Sunday, November 20, 2011


I see what Daniel Mendelsohn is getting at here in a New York Times op-ed, but I don't buy his argument:

WHAT if it had been a 10-year-old girl in the Penn State locker room that Friday night in 2002?

... Does anyone believe that if a burly graduate student had walked in on a 58-year-old man raping a naked little girl in the shower, he would have left without calling the police and without trying to rescue the girl? But the victim in this case was a boy, and so Mr. McQueary left and called his dad (who didn't seem to think that it was a matter for the police either).

Mr. McQueary's reluctance to treat what he allegedly saw as a flagrant crime, his peculiar unwillingness to intervene "physically," the narrative emphasis on his own trauma ("distraught") rather than the boy's, the impulse to keep matters secret rather than provide rescue, all suggest the presence of a particularly intense shame, one occasioned less by pedophilia than by something everyone involved apparently considered worse: homosexuality.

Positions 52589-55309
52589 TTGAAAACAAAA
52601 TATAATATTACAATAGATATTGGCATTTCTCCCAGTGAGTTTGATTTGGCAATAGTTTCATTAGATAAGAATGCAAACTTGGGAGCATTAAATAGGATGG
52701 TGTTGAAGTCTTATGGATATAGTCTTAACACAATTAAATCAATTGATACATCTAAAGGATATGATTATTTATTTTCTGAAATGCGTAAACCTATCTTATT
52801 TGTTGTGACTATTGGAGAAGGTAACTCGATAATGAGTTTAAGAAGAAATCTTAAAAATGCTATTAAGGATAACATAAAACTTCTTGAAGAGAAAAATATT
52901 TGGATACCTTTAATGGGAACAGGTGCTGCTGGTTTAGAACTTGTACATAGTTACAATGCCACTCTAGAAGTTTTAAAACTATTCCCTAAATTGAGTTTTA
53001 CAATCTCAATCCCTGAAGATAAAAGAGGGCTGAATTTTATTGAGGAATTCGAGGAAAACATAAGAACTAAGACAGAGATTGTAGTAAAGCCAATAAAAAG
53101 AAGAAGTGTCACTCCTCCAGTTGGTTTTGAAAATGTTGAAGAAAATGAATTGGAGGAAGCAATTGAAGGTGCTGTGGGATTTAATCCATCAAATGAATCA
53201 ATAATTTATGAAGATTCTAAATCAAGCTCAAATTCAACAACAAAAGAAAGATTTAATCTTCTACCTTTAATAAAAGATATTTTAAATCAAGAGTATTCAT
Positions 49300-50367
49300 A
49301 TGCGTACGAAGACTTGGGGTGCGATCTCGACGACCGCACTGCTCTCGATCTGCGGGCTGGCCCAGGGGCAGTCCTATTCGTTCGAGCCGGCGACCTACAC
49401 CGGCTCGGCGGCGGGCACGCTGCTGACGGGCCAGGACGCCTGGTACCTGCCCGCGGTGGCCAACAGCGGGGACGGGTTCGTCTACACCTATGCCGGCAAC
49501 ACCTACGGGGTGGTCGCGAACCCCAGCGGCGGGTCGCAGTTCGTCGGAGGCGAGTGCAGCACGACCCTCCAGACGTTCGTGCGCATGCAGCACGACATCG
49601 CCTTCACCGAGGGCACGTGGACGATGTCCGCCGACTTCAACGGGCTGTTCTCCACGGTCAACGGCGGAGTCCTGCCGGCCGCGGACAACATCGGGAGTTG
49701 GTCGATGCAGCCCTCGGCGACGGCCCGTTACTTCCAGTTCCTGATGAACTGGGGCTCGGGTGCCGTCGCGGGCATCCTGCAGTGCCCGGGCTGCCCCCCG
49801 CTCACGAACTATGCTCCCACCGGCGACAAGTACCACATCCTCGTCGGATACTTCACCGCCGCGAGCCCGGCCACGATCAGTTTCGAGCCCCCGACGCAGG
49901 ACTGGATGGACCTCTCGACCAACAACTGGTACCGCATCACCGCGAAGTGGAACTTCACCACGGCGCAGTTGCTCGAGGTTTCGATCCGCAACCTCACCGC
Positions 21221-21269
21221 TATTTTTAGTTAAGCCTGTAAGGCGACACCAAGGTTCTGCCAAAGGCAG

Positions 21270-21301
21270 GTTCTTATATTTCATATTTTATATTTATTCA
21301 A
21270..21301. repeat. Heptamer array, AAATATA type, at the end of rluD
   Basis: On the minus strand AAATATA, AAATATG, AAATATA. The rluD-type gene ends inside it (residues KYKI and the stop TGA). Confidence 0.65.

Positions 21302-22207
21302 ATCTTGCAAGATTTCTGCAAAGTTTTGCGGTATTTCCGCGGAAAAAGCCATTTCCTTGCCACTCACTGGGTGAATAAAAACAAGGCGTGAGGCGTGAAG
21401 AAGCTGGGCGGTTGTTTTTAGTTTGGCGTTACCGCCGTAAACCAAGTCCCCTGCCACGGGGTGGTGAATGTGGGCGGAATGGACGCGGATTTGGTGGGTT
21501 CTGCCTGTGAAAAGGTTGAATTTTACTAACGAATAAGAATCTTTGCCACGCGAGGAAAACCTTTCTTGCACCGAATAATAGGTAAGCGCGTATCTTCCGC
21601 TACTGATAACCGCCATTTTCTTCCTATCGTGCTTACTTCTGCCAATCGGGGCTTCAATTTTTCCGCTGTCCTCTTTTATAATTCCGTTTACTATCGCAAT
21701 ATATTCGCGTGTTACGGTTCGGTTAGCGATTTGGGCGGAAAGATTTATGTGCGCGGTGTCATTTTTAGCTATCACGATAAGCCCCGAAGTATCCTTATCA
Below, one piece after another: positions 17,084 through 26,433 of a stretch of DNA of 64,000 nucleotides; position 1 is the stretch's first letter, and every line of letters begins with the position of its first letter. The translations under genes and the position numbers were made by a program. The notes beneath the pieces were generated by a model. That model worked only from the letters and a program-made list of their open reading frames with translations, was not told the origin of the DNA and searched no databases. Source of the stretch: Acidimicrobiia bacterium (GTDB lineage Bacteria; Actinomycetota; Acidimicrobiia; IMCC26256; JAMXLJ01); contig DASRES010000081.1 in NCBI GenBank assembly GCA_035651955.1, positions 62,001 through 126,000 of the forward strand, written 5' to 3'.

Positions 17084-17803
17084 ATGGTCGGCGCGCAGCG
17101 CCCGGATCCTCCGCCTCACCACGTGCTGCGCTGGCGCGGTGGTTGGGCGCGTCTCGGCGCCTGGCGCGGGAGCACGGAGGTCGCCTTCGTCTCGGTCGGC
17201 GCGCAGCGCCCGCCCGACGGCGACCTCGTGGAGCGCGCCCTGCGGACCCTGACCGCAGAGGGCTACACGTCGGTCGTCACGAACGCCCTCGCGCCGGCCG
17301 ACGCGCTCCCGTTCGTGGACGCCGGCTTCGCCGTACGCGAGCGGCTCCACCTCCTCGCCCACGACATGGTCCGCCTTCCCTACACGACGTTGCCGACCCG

If there really would have been a difference in reaction based on gender, why would it have been this way rather than the other way around? If those who knew about Jerry Sandusky's acts, or observed them, were looking at where it seemed to fall on the gay/straight axis (rather than at whether it was child rape), wouldn't they have wanted to lash out more rather than less at a male who was having sex with another male?

Mendelsohn writes:

...Penn State's athletic director subsequently characterized Mr. Sandusky's alleged act as "horsing around," a term you suspect he would not have used to describe the rape of a 10-year-old girl.

No, probably you wouldn't -- but what would have been said would been an equally reprehensible attempt at a cover-up. In the case of a girl, if she were beyond a certain age (and I hate to say it, but that age is quite young, though probably not ten), I suspect what would have been said, or at least implied, was that she was the aggressor. Perhaps it would have been couched in reference to the girl being "troubled," and therefore unable to control her tragically precocious sexuality -- plus, you know how kids are these days, with their sick popular culture and the general decline in morality, right? In the case of ten-year-old, some sort of cockamamie story would have been cooked up -- Sandusky heard her cry out and thought she'd slipped in the shower and injured herself, and, well, you know -- he's such a good man, he acted without thinking about appearances.

The fact of the matter is that there would inevitably have been a cover-up on Sandusky's behalf because he was seen as one of the good people, an earthly surrogate for a Christian God who's kind of like an American Dad who loves football, and both Sandusky's charity and the Penn State football program were seen as doing the Lord's work on earth.

And Charlie Pierce is right about this: